Brussels has agreed a temporary truce with the UK on the vexed issue of meat shipments entering Northern Ireland from Great Britain, but warned it will not provide a “blank cheque” on the suspension of post-Brexit Irish Sea checks.

Following a long running spat over between the UK and the EU — dubbed the “sausage wars” — the European Commission on Wednesday approved a three-month extension to a grace period on restrictions on chilled meat exports from Britain into the region.

But Maros Sefcovic, the EU’s Brexit commissioner, said the extension should be used “in the most efficient manner to find a lasting solution”.

“A continuous rolling over [of grace periods] does not give predictability to businesses in Northern Ireland,” Sefcovic added.

The dispute over chilled meats has become a symbol of the wider struggle between Brussels and London over how to implement the Northern Ireland protocol — part of the 2019 Brexit treaty which secured the UK’s exit from the bloc. The protocol avoids the return of a north-south trade border in Ireland but creates new checks on goods travelling from Britain to Northern Ireland to ensure they do not just pass through the region and into the EU single market.

While British officials said the mood between the two sides had improved, Boris Johnson told MPs on Wednesday that the onus was on Brussels to give further ground in the coming months to reduce border checks on Britain-Northern Ireland trade.

Johnson said the EU needed to address its interpretation of the protocol and how it related to “the ban on chilled meats, the restriction on the circulation of cancer drugs, and the fact that 20 per cent of all the customs checks carried out in the whole of the EU are carried out in Northern Ireland”.

The UK has refused an EU offer for a “Swiss style” agreement to mirror EU rules on plant and veterinary products that Brussels says would remove the need for 80 per cent of checks on goods crossing the Irish Sea.

A six-month grace period for chilled meats was originally introduced last December — just ahead of the UK’s departure from the EU single market and customs union — to help businesses shift to the new Brexit arrangements and was due to expire on Wednesday.

Lord David Frost, the UK’s cabinet minister for Brexit, welcomed the “sensible extension”, the terms of which would “not require rules in the rest of the UK to align with future changes in EU agri-food rules”.

“This is a positive first step but we still need to agree a permanent solution. The chilled meats issue is only one of a very large number of problems with the way the protocol is currently operating, and solutions need to be found with the EU,” said Frost.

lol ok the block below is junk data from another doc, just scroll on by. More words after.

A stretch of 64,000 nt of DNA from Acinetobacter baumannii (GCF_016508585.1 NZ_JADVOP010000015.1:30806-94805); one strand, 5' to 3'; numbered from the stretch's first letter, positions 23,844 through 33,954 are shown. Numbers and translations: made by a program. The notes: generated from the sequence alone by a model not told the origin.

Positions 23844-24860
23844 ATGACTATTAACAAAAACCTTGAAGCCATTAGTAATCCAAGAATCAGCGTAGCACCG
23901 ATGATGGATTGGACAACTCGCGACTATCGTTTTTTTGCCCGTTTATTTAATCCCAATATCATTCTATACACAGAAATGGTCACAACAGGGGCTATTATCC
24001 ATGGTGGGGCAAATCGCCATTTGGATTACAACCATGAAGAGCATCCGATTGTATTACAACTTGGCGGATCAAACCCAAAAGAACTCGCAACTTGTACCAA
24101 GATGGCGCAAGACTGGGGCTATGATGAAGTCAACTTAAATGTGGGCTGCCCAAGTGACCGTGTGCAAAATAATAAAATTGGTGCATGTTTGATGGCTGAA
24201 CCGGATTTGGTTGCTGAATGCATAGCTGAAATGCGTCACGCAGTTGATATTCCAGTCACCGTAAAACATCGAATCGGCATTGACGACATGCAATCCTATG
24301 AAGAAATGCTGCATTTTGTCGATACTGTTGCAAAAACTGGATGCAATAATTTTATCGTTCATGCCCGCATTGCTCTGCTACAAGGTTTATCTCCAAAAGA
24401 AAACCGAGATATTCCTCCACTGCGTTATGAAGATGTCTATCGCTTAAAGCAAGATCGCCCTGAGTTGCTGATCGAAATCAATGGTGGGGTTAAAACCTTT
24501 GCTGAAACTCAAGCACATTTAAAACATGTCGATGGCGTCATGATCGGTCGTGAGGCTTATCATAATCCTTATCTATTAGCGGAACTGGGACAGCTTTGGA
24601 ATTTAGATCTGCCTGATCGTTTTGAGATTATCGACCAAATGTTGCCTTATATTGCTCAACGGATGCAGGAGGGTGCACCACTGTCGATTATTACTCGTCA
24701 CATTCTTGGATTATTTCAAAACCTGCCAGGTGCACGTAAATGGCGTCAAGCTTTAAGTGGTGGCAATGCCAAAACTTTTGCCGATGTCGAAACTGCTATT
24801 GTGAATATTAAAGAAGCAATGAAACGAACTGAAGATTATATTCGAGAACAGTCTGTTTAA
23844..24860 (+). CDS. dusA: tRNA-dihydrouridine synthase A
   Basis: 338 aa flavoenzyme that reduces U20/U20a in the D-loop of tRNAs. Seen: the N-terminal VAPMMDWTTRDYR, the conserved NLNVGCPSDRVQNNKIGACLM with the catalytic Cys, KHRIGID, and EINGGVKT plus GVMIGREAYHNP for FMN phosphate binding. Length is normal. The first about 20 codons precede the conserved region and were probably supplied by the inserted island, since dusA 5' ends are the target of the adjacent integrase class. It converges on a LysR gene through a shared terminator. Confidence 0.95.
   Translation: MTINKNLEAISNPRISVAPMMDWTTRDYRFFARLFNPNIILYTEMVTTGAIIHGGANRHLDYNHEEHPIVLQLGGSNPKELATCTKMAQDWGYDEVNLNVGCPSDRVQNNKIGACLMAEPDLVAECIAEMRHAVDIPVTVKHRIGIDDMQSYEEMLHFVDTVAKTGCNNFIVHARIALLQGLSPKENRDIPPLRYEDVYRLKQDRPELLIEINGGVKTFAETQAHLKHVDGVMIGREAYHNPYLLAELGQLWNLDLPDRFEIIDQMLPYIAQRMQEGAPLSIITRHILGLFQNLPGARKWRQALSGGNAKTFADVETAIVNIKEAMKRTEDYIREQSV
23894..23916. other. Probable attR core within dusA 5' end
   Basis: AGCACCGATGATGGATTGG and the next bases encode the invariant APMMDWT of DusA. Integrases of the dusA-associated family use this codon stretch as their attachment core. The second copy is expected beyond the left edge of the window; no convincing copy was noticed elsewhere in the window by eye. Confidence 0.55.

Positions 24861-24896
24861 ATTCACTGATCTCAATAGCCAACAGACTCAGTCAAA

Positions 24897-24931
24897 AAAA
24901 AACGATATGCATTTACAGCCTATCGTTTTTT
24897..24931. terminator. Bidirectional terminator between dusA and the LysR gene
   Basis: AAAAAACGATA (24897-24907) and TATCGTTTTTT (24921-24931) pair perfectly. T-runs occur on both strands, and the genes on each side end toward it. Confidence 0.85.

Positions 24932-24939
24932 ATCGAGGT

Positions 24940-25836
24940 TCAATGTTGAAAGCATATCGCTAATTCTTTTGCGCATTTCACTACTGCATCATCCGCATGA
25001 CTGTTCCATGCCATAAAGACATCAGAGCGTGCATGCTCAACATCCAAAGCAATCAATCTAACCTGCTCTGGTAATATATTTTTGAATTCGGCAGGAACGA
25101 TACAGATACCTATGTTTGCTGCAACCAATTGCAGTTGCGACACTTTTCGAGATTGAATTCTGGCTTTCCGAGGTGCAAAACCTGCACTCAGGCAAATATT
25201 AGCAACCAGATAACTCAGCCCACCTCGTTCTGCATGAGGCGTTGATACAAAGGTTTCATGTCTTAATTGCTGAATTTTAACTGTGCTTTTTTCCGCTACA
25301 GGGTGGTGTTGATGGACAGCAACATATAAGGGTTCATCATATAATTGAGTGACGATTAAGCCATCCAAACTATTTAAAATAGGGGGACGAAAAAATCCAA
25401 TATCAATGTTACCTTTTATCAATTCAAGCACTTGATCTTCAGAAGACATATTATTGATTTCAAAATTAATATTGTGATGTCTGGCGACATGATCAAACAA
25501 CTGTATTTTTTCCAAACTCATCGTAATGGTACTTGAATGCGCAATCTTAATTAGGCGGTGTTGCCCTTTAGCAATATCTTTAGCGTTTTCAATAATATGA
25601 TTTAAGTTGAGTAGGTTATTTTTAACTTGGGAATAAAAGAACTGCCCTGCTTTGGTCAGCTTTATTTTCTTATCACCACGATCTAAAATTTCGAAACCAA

Simon Coveney, Ireland’s foreign minister, said he had “full confidence” that a solution would be found.

However Aodhán Connolly, director of the Northern Ireland Retail Consortium, said that while the agreement was welcome news, in “trade terms it is a peripheral matter”.

“The most pressing issue is the fate of the thousands of food products moving daily from GB to NI, which will be subject to extensive controls when that [new] grace period ends in October. We are no closer to a decision by both sides on this.”

Shane Brennan, chief executive of the Cold Chain Federation, said that nothing in the two sides’ statements pointed to “genuine progress”.

Brussels has voiced its frustration at what it claims is the UK’s unwillingness to implement the protocol in full and demanded that the British government meets its promises to set up border posts at Northern Ireland ports and allow the EU access to IT systems that trace goods entering the region.

In a further sign of improving relations, the commission on Wednesday also confirmed it will propose legislation later this year to help ease the supply of generic medicines from Britain to Northern Ireland after disruptions in the flow of medical supplies.

Brussels will also take measures to allow for the movement of guide dogs from Britain to Northern Ireland and soften rules so motorists from the UK will not need to show insurance green cards when entering the EU. “We have put together practical solutions to facilitate everyday life for citizens in Northern Ireland,” said Sefcovic. “I hope our creativity and goodwill is mirrored on the British side who can do the same.”

Separately on Wednesday, Belfast’s high court dismissed a legal challenge from senior unionists against the protocol, declaring that while the trading rules conflict with the 1800 Act of Union, the rules are lawful because they were introduced by a parliamentary act that overrides previous legislation.

The Ulster Unionist Party, the second biggest unionist party in Northern Ireland’s devolved assembly, said it would appeal against the ruling.